Israel Moves to Keep Security Interrogations From Being Filmed

The exemption, only for security cases, gets extended every few years, but some legislators want it stopped.

Israeli interrogators questioning a Palestinian boy.
Screenshot

The Public Security Ministry has proposed its latest bill to exempt security interrogations from being videotaped, for fear the footage could reach terror groups that would learn Israeli interrogation techniques.

There is also the fear that witnesses would refuse to reveal information in the event the video reached the groups they had informed against, the Shin Bet security service says.

A year ago, the Knesset Constitution, Law and Justice Committee agreed to extend the exemption for a year and a half, but rejected one for five years.

In 2003, a law came into effect that requires the police to document almost all its interrogations, both visually and aurally. Since then the committee has consistently approved an exemption for security interrogations; the exemption is extended every few years.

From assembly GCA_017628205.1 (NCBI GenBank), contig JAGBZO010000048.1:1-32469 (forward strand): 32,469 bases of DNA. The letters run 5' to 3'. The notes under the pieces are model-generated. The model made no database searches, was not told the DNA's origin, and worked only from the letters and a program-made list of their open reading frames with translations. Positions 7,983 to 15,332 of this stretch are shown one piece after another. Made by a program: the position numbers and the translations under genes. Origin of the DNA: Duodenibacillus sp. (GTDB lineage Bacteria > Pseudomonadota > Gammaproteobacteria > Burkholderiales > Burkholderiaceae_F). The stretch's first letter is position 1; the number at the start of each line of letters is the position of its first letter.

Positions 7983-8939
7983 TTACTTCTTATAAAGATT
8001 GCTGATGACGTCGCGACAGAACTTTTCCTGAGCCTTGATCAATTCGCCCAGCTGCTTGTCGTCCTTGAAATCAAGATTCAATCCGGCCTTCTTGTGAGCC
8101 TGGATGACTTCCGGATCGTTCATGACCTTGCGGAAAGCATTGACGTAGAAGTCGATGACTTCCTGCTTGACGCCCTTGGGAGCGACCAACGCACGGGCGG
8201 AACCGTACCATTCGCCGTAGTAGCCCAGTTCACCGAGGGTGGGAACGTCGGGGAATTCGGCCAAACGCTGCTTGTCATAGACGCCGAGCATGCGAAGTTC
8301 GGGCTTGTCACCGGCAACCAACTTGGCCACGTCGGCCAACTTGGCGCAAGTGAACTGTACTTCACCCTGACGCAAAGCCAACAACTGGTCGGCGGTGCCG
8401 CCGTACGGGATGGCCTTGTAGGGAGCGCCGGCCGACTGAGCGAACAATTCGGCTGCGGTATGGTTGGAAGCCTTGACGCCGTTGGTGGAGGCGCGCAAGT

“The exemption stems from security considerations,” Deputy Attorney General Raz Nazri said Thursday. “We don’t want the documentation of suspects who confess to wind up in places we don’t want it to go.”

A year ago, MK Nissim Slomiansky (Habayit Hayehudi), the chairman of the Constitution, Law and Justice Committee, strongly criticized the submission of the latest request.

“In the minutes of the previous discussion it says that in exchange for the last extension the government promised there would be no more extensions,” he said at the time. “Not only are you coming with another one, you’re coming at the last moment. The committee’s dignity is important to me, and this looks like contempt.”